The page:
Amid doubts over June 12 summit, North Korea on Thursday appears to have blown up tunnels at its only nuclear test site, Punggye-ri, setting off a series of explosions over several hours in the presence of foreign journalists. The explosions were centred on three tunnels into the underground site and a number of observation towers in the surrounding area. Getting to the remote site required an 11-hour overnight train journey from Wonsan, a port city east of the capital, Pyongyang. North Korea conducted all six of its nuclear tests at the Punggye-ri site, which consists of tunnels dug beneath Mount Mantap in the northeast of the country.
The first blast that happened around 11 am local time collapsed the North tunnel which was used for five nuclear tests between 2009 and last year. Two other explosions happened around 2:20 pm and 4 pm demolishing the west and south tunnels, according to officials.
South Korean media reported saying broken rocks spilled out from the site after the blast, “With a heavy boom that shook Mount Mantap, dirt and broken rocks spilled out from the entrance.”
The move to close the Punggye-ri site is meant to reinforce the North Korean leader Kim Jong-un’s pledge to stop nuclear tests before a summit with Donald Trump on 12 June in Singapore. Though it is not an irreversible move and would need to be followed by many more significant measures to meet Trump’s demands for real denuclearisation.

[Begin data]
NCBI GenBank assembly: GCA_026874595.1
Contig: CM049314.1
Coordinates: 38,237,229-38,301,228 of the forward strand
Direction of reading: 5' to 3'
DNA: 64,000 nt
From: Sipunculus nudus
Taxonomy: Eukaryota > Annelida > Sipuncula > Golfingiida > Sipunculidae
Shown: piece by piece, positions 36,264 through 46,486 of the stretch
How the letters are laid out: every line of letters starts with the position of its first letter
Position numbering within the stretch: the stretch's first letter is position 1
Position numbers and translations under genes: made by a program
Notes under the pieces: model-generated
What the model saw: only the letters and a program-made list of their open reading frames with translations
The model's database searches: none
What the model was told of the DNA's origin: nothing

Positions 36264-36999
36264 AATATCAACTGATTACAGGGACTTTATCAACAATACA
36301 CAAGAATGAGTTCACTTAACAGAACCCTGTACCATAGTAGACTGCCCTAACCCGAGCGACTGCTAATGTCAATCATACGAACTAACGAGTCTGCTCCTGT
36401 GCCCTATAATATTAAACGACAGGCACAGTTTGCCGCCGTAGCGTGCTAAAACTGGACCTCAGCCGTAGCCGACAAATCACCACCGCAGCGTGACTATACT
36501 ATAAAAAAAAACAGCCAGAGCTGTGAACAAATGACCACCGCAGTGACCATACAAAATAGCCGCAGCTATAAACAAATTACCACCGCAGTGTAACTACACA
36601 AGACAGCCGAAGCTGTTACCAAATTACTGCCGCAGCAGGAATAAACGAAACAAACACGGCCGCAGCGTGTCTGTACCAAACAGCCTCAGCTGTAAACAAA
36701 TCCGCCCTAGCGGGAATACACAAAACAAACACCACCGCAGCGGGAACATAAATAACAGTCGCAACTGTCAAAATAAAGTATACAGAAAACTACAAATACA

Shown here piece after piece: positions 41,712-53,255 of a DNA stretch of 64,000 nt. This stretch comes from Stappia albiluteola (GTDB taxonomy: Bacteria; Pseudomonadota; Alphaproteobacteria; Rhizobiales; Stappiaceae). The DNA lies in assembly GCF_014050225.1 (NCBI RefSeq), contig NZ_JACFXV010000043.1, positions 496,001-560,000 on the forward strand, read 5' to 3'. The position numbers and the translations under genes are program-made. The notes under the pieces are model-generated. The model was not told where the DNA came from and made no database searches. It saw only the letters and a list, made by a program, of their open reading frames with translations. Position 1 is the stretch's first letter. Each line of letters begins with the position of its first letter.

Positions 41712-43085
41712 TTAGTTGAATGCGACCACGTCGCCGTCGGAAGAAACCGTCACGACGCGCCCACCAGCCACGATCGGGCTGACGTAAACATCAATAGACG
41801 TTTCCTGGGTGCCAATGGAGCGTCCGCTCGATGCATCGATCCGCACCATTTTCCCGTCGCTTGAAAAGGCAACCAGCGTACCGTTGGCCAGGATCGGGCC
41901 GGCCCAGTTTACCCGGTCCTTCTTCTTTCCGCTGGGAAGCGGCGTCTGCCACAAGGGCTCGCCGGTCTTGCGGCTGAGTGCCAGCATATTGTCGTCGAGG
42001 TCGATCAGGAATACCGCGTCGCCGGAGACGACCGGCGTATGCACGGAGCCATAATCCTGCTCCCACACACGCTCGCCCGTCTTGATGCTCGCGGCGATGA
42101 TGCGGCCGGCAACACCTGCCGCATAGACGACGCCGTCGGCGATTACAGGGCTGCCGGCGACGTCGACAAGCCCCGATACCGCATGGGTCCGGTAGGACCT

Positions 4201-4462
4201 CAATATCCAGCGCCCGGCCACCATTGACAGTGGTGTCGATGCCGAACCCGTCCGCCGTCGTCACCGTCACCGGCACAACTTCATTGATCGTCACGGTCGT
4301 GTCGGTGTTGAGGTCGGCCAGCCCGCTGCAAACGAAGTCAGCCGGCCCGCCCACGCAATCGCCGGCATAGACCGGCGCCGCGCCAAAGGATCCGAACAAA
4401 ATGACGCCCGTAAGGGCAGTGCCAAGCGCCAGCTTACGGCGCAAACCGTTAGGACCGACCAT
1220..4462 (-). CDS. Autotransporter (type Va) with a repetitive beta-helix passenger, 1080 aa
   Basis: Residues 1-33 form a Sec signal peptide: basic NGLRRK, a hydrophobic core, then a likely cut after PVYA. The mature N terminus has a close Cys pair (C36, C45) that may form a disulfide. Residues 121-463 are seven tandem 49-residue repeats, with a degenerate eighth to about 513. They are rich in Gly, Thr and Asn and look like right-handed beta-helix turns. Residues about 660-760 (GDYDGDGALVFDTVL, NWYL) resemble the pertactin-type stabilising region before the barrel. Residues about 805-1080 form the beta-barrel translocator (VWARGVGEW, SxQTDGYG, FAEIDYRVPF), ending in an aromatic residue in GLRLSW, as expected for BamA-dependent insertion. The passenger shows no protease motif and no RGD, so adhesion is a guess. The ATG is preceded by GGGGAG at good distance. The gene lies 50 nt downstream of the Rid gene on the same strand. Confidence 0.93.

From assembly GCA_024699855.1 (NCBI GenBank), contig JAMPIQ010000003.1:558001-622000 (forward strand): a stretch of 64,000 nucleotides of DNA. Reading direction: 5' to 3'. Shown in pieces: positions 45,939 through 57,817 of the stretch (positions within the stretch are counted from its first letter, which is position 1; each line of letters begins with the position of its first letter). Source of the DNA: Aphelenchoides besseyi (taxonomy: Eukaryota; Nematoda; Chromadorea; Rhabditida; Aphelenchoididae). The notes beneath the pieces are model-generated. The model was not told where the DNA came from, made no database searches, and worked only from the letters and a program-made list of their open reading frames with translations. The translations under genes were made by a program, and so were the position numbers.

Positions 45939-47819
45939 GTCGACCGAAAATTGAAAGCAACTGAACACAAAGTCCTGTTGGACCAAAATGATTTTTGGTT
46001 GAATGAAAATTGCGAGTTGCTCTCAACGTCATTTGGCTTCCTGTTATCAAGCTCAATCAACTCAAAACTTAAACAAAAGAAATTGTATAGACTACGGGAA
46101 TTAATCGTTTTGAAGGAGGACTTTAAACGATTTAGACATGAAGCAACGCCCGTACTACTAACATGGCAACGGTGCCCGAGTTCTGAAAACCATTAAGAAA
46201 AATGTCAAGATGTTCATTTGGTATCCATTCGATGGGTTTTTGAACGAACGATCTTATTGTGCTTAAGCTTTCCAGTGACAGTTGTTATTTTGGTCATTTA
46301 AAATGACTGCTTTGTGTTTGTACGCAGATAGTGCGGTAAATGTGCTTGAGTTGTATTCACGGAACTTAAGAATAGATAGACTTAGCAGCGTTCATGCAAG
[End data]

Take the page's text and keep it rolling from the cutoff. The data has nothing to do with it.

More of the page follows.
North Korea announced in April it would suspend nuclear and missile tests and scrap the test site, and instead pursue economic growth and peace. But the progress appears to have suffered a setback this month with North Korea raising doubts about an unprecedented June 12 summit in Singapore between its leader, Kim Jong Un, and U.S. President Donald Trump.
In a statement released by North Korean media on Thursday, Vice Foreign Minister Choe Son Hui called US Vice President Mike Pence a “political dummy” for comparing North Korea – a “nuclear weapons state” – to Libya, where Gaddafi gave up his unfinished nuclear development programme, only to be later killed by NATO-backed fighters.
“It is to be underlined, however, that in order not to follow in Libya’s footstep, we paid a heavy price to build up our powerful and reliable strength that can defend ourselves and safeguard peace and security in the Korean peninsula and the region,” Choe said.
Choe said the fate of the summit was “entirely” up to the United States.
“We will neither beg the U.S. for dialogue nor take the trouble to persuade them if they do not want to sit together with us,” said Choe.
The Trump-Kim summit plan has hit a number of speed bumps recently as both sides have begun trading barbs and taking tougher positions. Trump met with South Korean President Moon Jae-in on Tuesday at the White House for consultations and suggested the summit could be delayed or even called off entirely.